Going Back to Bisbee

( 3 )

Overview

One of America's most distinguished poets now shares his fascination with a distinctive corner of our country. Richard Shelton first came to southeastern Arizona in the 1950s as a soldier stationed at Fort Huachuca. He soon fell in love with the region and upon his discharge found a job as a schoolteacher in nearby Bisbee. Now a university professor and respected poet living in Tucson, still in love with the Southwestern deserts, Shelton sets off for Bisbee on a not-uncommon day trip. Along the way, he reflects ...

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Overview

One of America's most distinguished poets now shares his fascination with a distinctive corner of our country. Richard Shelton first came to southeastern Arizona in the 1950s as a soldier stationed at Fort Huachuca. He soon fell in love with the region and upon his discharge found a job as a schoolteacher in nearby Bisbee. Now a university professor and respected poet living in Tucson, still in love with the Southwestern deserts, Shelton sets off for Bisbee on a not-uncommon day trip. Along the way, he reflects on the history of the area, on the beauty of the landscape, and on his own life. Couched within the narrative of his journey are passages revealing Shelton's deep familiarity with the region's natural and human history. Whether conveying the mystique of tarantulas or describing the mountain-studded topography, he brings a poet's eye to this seemingly desolate country. His observations on human habitation touch on Tombstone, "the town too tough to die," on ghost towns that perhaps weren't as tough, and on Bisbee itself, a once prosperous mining town now an outpost for the arts and a destination for tourists. What he finds there is both a broad view of his past and a glimpse of that city's possible future. Going Back to Bisbee explores a part of America with which many readers may not be familiar. A rich store of information embedded in splendid prose, it shows that there are more than miles on the road to Bisbee.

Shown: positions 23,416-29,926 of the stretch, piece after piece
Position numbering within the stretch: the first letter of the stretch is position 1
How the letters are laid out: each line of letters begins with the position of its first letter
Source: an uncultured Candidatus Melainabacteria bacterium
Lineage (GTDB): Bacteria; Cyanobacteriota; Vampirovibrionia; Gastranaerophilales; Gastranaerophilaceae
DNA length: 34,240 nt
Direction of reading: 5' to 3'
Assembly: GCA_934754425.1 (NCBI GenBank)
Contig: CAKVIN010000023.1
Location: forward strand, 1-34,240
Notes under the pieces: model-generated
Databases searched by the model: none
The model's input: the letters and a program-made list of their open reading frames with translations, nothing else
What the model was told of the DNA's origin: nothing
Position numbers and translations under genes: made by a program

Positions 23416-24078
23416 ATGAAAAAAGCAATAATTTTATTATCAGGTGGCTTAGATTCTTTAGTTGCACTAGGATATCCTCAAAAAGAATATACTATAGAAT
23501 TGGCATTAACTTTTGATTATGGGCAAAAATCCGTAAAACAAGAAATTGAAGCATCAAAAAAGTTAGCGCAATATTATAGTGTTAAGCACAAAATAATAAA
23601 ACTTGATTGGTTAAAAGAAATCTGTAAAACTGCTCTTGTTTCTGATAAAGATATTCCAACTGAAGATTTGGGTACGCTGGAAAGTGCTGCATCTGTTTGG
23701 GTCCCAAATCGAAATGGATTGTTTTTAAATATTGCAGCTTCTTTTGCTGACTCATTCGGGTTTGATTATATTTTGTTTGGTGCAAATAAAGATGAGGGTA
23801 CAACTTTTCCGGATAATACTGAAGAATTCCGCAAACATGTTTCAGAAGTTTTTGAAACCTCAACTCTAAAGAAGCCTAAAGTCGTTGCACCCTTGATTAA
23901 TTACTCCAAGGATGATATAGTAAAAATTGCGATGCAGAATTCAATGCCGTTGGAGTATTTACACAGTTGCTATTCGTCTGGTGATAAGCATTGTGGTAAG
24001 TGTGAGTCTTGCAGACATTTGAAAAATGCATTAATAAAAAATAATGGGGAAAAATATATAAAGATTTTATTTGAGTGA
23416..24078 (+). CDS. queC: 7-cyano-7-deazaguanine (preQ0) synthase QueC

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Editorial Reviews

Publishers Weekly - Publisher's Weekly
Poet Shelton has created a powerful annal of place--a paean to the Sonoran desert south of Tucson, a landscape as prickly as the cacti that grow in it and yet as refreshing as a rainy-season rainstorm. Shelton imbues landscapes, flora and fauna with resonance, imprinting themes of memory, history and human nature in the reader's mind. The opening description of a Sonoran monsoon is a masterful evocation of weather, vibrant and violent. Shelton's ( The Tattooed Desert ) tour of the desert includes descriptions of a six-foot snake that rescued him from the local squirrels who were infiltrating his house; his disastrous attempt to harvest a yucca as a native Christmas tree; an attack by raging bulls on the Mormon battalion in the U.S.-Mexican war; his abrupt discovery of an adobe ghost town; and the sociology of an old mining village. Shelton knows the lore and the life of Southern Arizona, and his diction, both precise and evocative, reflects his poetic skills. Indeed, the only fault here could easily have been repaired: the end of the book tends to repeat observations made earlier. (Aug.)
Library Journal